Thursday, 10 February 2011

A Club No One Wants To Join


Attend a book launch in Chiswick. This one was in a sofa shop but it was a bit like the old days when I had a note on my desk saying, “Gone To Launch.”

A few of us were talking about the wonders of Venice. Someone said, “I know Venice very well but of course I have never stayed in the wonderful places Jane has.”

The editor who sent me to Venice in November, said, “Oh you know Jane, she just saunters in and asks for the best room.”

Strolling into grand places and expecting to be treated like a princess was part of being a journalist on the Daily Mail of course, travelling the world at someone else’s expense and pretty glorious it was. Later I reflected how badly my attitude to hotels had compared to my attitude towards men. Even when I was successful, a member of Groucho’s, world travelling and well off, I always took the worst on offer, the most battered, flea bitten and down trodden. I expected to be short changed and I always was.

I remember all this with detachment as if it was someone else’s life a long time ago. I am now living in the present tense and all that I know for sure is that I am a new member of the cancer society, the club no one in the world wants to join. Perhaps it only seems like this because I am taking two courses at Maggie’s, Stress Management, and Nutrition, but most of the people I meet are sufferers, I seem to be surrounded by cancer, and the news papers are full of it.

At Maggie’s on Monday we talked about the pulses, plants and juices which might keep us alive – foods which do not suddenly increase insulin. Cancer loves sugar, so they say. The aim is to only eat and drink things that are low on the glycemic or GI index.

On Tuesday we had our class teaching us to relax deeply. In the room with cushions, hand stitched rugs, carefully selected paintings behind glass, and bowls of smooth egg shaped stones, we all settled down for some deep breathing. It seemed almost incredible to me that people cared that much about us, to want us to be more comfortable as we wait like condemned prisoners. Maggie’s is an extraordinary example of sheer human kindness.

The group is no longer intimidating to me. We have all become familiar very quickly. Sometimes I look around at the comfortable sofas and divide the women on them into threes thinking, “which one next?” But mostly it feels like attending a very good coffee morning, or rather green tea morning.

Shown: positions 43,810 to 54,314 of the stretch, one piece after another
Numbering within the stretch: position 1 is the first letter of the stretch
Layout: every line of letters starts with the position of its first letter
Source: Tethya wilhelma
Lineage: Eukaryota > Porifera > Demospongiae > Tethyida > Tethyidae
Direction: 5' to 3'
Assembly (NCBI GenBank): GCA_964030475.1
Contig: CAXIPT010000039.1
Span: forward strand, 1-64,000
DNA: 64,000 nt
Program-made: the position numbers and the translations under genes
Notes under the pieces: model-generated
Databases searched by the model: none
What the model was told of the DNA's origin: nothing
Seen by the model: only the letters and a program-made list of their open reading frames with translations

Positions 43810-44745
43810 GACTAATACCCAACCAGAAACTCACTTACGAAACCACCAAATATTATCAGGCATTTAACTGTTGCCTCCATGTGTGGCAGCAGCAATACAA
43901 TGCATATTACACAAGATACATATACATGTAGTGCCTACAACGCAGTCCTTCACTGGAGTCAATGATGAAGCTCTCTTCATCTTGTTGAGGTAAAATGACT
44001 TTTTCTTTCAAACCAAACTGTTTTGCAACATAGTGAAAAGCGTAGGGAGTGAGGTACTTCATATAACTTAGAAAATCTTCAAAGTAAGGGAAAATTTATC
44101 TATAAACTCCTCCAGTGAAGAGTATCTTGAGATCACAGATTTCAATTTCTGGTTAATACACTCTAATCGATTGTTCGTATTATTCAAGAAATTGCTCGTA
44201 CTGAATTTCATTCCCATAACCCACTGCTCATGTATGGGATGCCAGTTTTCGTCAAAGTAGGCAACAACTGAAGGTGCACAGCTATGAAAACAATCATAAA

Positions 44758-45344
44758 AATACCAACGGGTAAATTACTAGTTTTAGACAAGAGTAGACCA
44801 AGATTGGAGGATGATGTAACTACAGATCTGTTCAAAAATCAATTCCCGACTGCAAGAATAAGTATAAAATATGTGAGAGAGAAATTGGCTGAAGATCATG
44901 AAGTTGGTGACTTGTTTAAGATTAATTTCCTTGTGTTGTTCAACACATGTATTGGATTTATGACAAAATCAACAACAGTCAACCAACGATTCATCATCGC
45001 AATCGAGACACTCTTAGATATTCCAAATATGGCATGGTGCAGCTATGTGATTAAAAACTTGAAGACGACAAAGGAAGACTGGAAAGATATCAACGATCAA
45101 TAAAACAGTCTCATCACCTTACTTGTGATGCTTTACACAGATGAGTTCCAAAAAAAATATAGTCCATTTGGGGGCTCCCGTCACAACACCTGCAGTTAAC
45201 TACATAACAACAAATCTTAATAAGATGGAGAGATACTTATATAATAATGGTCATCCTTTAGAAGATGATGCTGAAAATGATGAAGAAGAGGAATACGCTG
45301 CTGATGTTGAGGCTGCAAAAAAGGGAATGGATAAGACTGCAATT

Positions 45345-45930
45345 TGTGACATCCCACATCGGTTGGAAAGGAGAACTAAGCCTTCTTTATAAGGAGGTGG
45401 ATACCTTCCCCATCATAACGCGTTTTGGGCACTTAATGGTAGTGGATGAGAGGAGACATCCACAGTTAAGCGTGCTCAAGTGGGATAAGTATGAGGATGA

As we chatted in the break, I glanced up and saw a beautiful young girl sitting by a window crying then smiling and waving her arms around in self-deprecating gestures as if she could charm or dramatise the reality of the thing away.

Our jolly group leader decided to help us to sleep better. She told us to use our beds for nothing except sleep or sex, banning even reading or listening to the radio.

“I will allow that rare thing, a breakfast in bed,” she said.

I said it would have to be the cat bringing it to me.

“I don’t know what it would be like if a cat brought it to you,” she said quite seriously.

Bizarre conversations are frequent in this club. Later Conner, who runs the anti-cancer cookery school in Toulouse, told me that her lovely old cat had brought in a mouse for her, then eaten it himself. I wondered where a mouse would be on the Glycemic Index ? She said that with the “bones and the hide” it would be quite low.

The idea of a “mouse hide” was amusing.

My feature about Conner’s school, and her book, Zest For Life, appeared in the Daily Telegraph. It was spread out on the big table at Maggie’s. People were interested to see it, but sadly my line about some of the profits from Conner’s book going straight to Maggie’s had been subbed out. So a major plug for Maggie’s was missing.

I was relieved to see the piece, which was written in November. “Making cancer pay for itself,” as old Miles Kington used to say.

Just before I left Maggie’s I got a text from my friend who had very bad results when we had our three month check up on the 25th. Her emergency scan was OK, the problem is just the level of cancer showing in her blood. This was a great relief. As a religious person, albeit a member of the Church of England, I regard it gift from God.

At 5pm I set out for my anatomy class in north London feeling like a different person from the slightly spaced out one who was there last week. A few days ago it felt as if my friend and I were physically grappling with death, now he has laid off, at least for awhile.

The horrid dark, dirty building at the Back Hill site still bothered me and unlike the other students I had to sit down while the teacher was talking. My energy disappeared as I got there, perhaps because of the stairs, or meeting another group of people I don’t know, all younger than me.

Stan the fractured skeleton on his broken stand fell over at one point. I asked our teacher, the painter Stuart Elliot, if he couldn’t ask the principal of the prestigious Central St. Martin’s School, to buy him a new one, perhaps one with detachable muscles too, the sort you see in medical shops.

“You won’t get anything like that in an Art college!” He said.

I have already gained some knowledge of muscle groups, and an idea for a painting from this class but more importantly the chance to complain to my doctor about the pain around my “xiphoid process.” I can also now whinge that “my vastus muscle is too vast.” But nothing yet beats NF Simpson’s line, “Doctor, the small of my back is too big.”

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